While I do feel my main characters do fall into the gray spectrum, the peripheral characters tend toward black and white. They are either my good guys or bad guys and never the twain shall meet. Until now.

I have a bad guy from the previous book who I really just love writing. In the previous book he was an attempted rapist and ready to sacrifice someone else's life in order to save his reputation.  In this book he's still the unforgiven brat prince, but the jolly side of him is more integral to the story. He, accidentally, solves everyone's problems - which is something that vexes him deeply since their problems were so much fun to watch playing out.  He's almost a good guy, but he's so bad.  Could it be that I wrote a gray character?

Tuesday, May 24, 2011

Her shoes, which were worn on her feet for both protection and style, had a polka dot design. Polka dots are a selection of dots which have a different color from the background.

This post is not actually about shoes. But I do love the shoes in the pic. Alternative titles for this post included:
  • Thank You, Captain Obvious
  • For the Stupid People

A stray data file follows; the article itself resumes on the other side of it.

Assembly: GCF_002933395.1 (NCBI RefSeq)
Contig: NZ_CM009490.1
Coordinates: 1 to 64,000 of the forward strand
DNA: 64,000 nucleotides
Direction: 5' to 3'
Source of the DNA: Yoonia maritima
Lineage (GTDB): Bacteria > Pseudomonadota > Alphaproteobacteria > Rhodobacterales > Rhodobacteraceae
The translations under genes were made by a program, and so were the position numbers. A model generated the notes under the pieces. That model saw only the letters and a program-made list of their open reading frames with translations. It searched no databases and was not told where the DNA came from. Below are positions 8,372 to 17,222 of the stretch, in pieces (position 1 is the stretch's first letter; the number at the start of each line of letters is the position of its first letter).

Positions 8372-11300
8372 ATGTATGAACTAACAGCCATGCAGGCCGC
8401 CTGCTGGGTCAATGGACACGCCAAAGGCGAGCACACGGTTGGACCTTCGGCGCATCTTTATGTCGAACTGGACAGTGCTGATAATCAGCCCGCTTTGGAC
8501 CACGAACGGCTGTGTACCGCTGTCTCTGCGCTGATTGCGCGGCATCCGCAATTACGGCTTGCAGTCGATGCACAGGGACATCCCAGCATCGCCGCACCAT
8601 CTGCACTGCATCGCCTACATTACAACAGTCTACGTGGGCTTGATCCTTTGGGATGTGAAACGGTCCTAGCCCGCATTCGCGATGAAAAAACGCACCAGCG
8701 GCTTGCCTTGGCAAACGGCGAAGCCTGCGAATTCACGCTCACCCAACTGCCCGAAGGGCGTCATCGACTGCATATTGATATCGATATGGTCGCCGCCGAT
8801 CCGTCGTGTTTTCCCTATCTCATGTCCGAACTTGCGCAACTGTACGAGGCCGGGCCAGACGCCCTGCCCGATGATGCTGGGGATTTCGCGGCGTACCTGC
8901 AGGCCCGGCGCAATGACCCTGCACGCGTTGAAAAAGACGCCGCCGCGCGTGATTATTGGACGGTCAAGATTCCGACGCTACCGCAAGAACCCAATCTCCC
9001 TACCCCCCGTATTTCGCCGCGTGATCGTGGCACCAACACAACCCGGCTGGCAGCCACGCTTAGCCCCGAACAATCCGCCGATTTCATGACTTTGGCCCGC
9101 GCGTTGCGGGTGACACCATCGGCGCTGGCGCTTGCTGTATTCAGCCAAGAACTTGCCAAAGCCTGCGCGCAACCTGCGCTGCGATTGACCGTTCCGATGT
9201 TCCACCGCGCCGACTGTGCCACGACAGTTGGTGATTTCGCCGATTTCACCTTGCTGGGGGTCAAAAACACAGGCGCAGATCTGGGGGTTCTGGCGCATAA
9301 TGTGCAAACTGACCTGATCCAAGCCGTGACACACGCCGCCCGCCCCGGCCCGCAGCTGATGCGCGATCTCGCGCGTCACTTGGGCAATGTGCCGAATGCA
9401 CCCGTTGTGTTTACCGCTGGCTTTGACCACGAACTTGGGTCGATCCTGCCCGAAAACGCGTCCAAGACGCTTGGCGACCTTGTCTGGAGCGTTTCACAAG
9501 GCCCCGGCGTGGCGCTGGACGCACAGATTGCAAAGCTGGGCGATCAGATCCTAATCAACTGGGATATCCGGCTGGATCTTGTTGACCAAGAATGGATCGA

• Redundancies and Redundancies
Now, for the actual post --

You wear these on your feet, in case you didn't know.
Whenever I read a book where the author recaps what just happened, I imagine an asterisk at the start of that section with a footnote indicating that part is for the stupid people.  This is more prevalent in sequels where they try to summarize the previous books just in case a reader decided to start on book three.  I hate the redundancies.

And yet my writing is full of redundancies and explanations of things that could easily be understood in context. As I go through edits, trying to "tighten up" my story, I am increasingly embarrassed that I made the mistakes in the first place.

The editor requested I cut my word count significantly and I was initially worried that I would be losing content.  Nope. I'm just losing the stuff that insulted the reader's intelligence. Seriously

When you edit, have you ever been embarrassed by yourself?



Friday, May 20, 2011

Dear Blog

Dear Blog,

I am sorry I have been neglecting you. I used to check you daily, read my comments, and check the blogs of everyone who left comments. I used to look at the blogs I followed and comment regularly. I used to write and schedule posts with pride, always appreciating that I had you as a forum for sharing my thoughts and interacting with other writers.